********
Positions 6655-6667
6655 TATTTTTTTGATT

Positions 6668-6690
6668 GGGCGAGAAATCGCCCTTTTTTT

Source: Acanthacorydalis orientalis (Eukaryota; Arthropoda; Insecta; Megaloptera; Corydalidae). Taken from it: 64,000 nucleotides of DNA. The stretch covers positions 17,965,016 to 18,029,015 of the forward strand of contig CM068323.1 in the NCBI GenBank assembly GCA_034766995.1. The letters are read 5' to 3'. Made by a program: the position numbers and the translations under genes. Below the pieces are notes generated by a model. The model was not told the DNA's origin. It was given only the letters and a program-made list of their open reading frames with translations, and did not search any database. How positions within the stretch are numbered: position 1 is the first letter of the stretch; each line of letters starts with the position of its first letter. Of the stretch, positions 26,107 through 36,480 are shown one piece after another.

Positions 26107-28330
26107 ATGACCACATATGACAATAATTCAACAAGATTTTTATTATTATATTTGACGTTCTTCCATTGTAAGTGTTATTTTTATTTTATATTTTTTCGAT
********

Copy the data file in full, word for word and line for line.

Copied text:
Positions 6655-6667
6655 TATTTTTTTGATT

Positions 6668-6690
6668 GGGCGAGAAATCGCCCTTTTTTT

Source: Acanthacorydalis orientalis (Eukaryota; Arthropoda; Insecta; Megaloptera; Corydalidae). Taken from it: 64,000 nucleotides of DNA. The stretch covers positions 17,965,016 to 18,029,015 of the forward strand of contig CM068323.1 in the NCBI GenBank assembly GCA_034766995.1. The letters are read 5' to 3'. Made by a program: the position numbers and the translations under genes. Below the pieces are notes generated by a model. The model was not told the DNA's origin. It was given only the letters and a program-made list of their open reading frames with translations, and did not search any database. How positions within the stretch are numbered: position 1 is the first letter of the stretch; each line of letters starts with the position of its first letter. Of the stretch, positions 26,107 through 36,480 are shown one piece after another.

Positions 26107-28330
26107 ATGACCACATATGACAATAATTCAACAAGATTTTTATTATTATATTTGACGTTCTTCCATTGTAAGTGTTATTTTTATTTTATATTTTTTCGAT